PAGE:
Even Stewart is amazed by the team’s rapid development, saying he was not confident success of this level would come so soon. Tony deserves credit for building a strong relationship with Hendrick, making sure the teams were getting adequate equipment, getting the proper sponsorship needed to compete, hiring the best available crew chiefs and shop personnel, and turning an also-ran team into a championship contender.

I, along with the rest of the media and most fans, doubted his ability to do such a quick turnaround in 2009. We were wrong, and there’s nothing to do but give Tony props for proving us wrong. Now that he’s gotten into Victory Lane, look for him and teammate Newman to return there several times before the season ends. They’ve found the magic recipe for success, and will no doubt be eating a healthy bowl of it for the rest of the season.

Whether they can maintain this momentum through the Chase is still a question, but if Tony can win a title in his first year as an owner-driver, it would be a feat almost (but not quite) as amazing as Alan Kulwicki’s 1992 title run.

Pocono, the sleep-inducing triangle
All the end-of-race drama about fuel mileage masked the fact that, as usual, the Pocono race was overly long and boring as sin. Amazingly, it could have been worse, but the double-file restarts rule spiced it up a little, helping to create the rare moments of interesting action up front during the race.

It’s pretty bad when the highlight of your race is waiting to see who will run out of gas. Now tell me again why this race has to be 500 miles.
It should be a 400-mile race once each year, and NASCAR move a second race to Darlington or another track that doesn’t produce these snoozefests.

Saturday, June 6, 2009

NASCAR is officially at war with Mayfield

You mess with the bull, you get the horns.

That's the message that NASCAR is sending to Jeremy Mayfield, as it has countersued him for a variety of allegations, including violation of the substance abuse policy, breach of contract and defrauding competitors of earnings. (The last one makes me chuckle ... considering how Mayfield has run this year, I don't think he defrauded anyone of anything.)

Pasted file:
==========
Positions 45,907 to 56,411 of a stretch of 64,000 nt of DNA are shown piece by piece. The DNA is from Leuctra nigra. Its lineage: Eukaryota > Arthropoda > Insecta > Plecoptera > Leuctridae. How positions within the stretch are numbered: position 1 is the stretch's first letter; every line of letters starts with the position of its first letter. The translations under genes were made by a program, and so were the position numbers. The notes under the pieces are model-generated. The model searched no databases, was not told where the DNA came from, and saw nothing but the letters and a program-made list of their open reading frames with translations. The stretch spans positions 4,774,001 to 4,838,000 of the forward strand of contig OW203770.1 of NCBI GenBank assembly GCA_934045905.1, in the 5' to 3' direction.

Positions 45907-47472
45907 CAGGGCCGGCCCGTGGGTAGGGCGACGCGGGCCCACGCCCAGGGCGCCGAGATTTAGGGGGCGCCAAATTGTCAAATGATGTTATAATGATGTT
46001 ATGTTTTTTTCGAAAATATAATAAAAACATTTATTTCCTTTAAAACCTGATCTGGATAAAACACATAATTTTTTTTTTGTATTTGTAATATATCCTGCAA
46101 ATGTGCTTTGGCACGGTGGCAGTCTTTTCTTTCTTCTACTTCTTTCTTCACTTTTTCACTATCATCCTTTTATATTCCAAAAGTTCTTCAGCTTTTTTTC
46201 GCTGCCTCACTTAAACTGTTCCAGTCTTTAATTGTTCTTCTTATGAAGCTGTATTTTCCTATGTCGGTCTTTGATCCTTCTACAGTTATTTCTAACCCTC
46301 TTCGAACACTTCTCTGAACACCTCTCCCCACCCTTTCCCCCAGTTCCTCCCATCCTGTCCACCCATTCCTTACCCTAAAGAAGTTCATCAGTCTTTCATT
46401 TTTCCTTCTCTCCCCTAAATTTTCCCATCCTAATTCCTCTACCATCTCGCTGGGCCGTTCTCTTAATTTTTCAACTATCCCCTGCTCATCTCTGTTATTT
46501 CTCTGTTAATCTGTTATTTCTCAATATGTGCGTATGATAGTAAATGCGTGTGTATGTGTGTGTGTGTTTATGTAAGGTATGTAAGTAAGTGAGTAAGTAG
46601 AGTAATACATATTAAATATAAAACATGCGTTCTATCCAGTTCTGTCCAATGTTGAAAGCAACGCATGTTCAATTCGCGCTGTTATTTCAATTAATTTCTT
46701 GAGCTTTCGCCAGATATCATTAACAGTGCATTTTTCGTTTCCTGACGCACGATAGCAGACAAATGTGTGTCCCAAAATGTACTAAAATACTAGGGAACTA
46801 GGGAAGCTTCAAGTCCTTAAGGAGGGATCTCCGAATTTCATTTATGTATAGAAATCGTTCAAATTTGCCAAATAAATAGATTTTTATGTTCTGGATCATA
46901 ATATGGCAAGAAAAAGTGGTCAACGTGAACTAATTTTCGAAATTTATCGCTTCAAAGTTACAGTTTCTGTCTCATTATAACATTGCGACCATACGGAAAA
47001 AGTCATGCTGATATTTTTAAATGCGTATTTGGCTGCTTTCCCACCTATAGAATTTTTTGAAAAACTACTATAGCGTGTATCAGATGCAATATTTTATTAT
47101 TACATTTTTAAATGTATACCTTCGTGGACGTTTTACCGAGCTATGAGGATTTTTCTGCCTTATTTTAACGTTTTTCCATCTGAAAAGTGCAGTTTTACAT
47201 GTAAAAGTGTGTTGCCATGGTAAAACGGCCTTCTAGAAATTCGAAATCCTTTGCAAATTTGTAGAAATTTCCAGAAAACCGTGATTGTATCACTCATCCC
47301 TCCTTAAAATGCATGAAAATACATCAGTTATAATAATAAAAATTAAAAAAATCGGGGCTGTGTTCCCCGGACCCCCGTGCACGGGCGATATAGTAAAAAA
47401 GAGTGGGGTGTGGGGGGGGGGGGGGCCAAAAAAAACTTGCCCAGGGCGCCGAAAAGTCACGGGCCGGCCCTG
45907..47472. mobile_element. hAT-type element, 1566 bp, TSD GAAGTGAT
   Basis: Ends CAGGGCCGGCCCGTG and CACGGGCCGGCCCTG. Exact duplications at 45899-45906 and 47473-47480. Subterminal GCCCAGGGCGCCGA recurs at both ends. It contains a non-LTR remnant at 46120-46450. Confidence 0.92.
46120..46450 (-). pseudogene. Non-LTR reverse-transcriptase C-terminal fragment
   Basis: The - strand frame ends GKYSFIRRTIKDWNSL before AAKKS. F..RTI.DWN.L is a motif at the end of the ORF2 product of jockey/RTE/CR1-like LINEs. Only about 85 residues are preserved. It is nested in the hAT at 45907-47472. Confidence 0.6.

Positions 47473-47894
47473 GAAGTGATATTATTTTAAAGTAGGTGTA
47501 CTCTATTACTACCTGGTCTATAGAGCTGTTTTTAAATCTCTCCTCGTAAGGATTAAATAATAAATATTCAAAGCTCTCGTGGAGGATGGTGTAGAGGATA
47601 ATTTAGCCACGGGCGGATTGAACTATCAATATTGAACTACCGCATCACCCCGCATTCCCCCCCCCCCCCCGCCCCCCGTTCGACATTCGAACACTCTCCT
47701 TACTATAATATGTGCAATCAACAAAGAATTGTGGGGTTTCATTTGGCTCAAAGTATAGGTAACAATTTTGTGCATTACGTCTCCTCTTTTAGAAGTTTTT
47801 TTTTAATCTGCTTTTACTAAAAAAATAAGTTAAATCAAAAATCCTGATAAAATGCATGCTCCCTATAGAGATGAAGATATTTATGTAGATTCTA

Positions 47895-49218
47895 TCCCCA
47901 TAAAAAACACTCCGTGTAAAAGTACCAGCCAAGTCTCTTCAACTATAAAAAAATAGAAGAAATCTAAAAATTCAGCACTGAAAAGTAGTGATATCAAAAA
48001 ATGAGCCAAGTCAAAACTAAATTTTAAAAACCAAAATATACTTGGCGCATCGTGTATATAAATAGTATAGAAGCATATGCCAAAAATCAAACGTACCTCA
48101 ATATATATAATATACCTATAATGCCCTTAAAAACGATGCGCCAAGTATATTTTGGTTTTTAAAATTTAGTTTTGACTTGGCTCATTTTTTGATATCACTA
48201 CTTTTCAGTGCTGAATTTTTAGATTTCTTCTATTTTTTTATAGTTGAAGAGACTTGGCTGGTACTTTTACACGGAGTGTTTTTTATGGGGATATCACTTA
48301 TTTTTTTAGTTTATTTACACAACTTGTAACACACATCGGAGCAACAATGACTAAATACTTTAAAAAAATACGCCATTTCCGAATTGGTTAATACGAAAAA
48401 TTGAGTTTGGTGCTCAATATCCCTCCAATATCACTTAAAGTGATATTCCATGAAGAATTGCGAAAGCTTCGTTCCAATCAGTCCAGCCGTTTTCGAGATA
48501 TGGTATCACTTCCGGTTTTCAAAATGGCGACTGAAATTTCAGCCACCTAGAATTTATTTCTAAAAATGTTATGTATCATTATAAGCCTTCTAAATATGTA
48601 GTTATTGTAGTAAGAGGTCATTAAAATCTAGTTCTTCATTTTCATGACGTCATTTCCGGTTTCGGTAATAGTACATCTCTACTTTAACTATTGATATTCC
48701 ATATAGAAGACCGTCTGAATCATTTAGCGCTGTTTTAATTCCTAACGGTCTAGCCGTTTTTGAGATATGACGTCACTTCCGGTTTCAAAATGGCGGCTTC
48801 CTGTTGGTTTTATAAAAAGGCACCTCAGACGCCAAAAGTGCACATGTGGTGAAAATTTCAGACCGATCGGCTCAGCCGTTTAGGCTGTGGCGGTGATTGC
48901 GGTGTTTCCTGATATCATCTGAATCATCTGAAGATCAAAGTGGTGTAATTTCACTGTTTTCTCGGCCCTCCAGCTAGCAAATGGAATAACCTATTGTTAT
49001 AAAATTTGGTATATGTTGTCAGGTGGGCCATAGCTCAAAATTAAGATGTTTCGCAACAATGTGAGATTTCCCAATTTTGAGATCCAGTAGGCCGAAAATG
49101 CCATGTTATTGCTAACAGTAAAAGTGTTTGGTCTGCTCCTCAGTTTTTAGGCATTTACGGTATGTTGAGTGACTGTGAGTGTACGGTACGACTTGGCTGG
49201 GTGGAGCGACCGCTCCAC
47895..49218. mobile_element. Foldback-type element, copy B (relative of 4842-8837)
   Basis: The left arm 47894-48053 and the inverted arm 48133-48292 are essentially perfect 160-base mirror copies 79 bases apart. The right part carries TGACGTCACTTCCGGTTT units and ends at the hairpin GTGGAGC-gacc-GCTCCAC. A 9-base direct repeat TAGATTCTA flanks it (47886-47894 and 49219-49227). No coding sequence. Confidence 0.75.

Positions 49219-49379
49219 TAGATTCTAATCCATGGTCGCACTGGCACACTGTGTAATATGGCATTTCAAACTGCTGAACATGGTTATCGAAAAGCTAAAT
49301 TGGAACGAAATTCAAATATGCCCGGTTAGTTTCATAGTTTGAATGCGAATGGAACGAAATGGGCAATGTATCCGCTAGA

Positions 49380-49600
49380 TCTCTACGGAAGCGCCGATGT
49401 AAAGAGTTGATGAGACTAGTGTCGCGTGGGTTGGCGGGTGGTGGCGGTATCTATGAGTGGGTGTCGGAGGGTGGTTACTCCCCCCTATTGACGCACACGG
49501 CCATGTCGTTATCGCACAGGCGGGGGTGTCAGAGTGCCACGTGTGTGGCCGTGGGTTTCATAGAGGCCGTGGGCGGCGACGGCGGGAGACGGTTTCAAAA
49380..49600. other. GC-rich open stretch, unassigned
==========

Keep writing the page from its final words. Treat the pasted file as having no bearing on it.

Anyhow, the jist of this countersuit, which is motivated by nothing but spite, is that they are saying Mayfield knowingly violated the substance abuse policy by racing while under the influence of drugs he knew violated that policy (a policy that all the other drivers recently admitted they weren't too sure about up until the recent powwow with NASCAR's bigwigs.)

Reading between the lines, it's becoming apparent that Mayfield is probably telling the truth about the cause of his failed test ... his use of the prescription drug Adderrall, which is a stimulant used to treat attention deficit disorder.

NASCAR is taking issue with the fact he did not inform them that he was using the drug, something they state in their countersuit is a violation of NASCAR policy.

OK. I'll give them that. Mayfield failed to inform them of a prescription he was using. So if that's the case and they know he failed due to this prescription drug, why the hell would they suspend him and expect him to undergo a drug rehabilitation program? If that's the case, he has no drug problem to cure. If I'm reading the situation correctly, there is no reason to even suspend him in the first place.

The countersuit reaches an even bigger point of silliness when it mentions that Mayfield has crashed in a few of the races he ran this year, and they accuse him of crashing because he was on this drug (which is not named, but is likely the Adderrall Mayfield has said he is prescribed).

Talk about a reach!! How do they know he didn't crash because his car was a piece of junk? And on top of that, Adderrall helps people with ADD concentrate, not lose focus.

What this all comes down to is NASCAR doesn't like it when you try to call them out on their often-ridiculous rules. He may not be leading laps, but Mayfield just wants to race, and that's why he's suing. He insists he did nothing but take prescribed medication, and is trying to clear his name so he can get back to his job.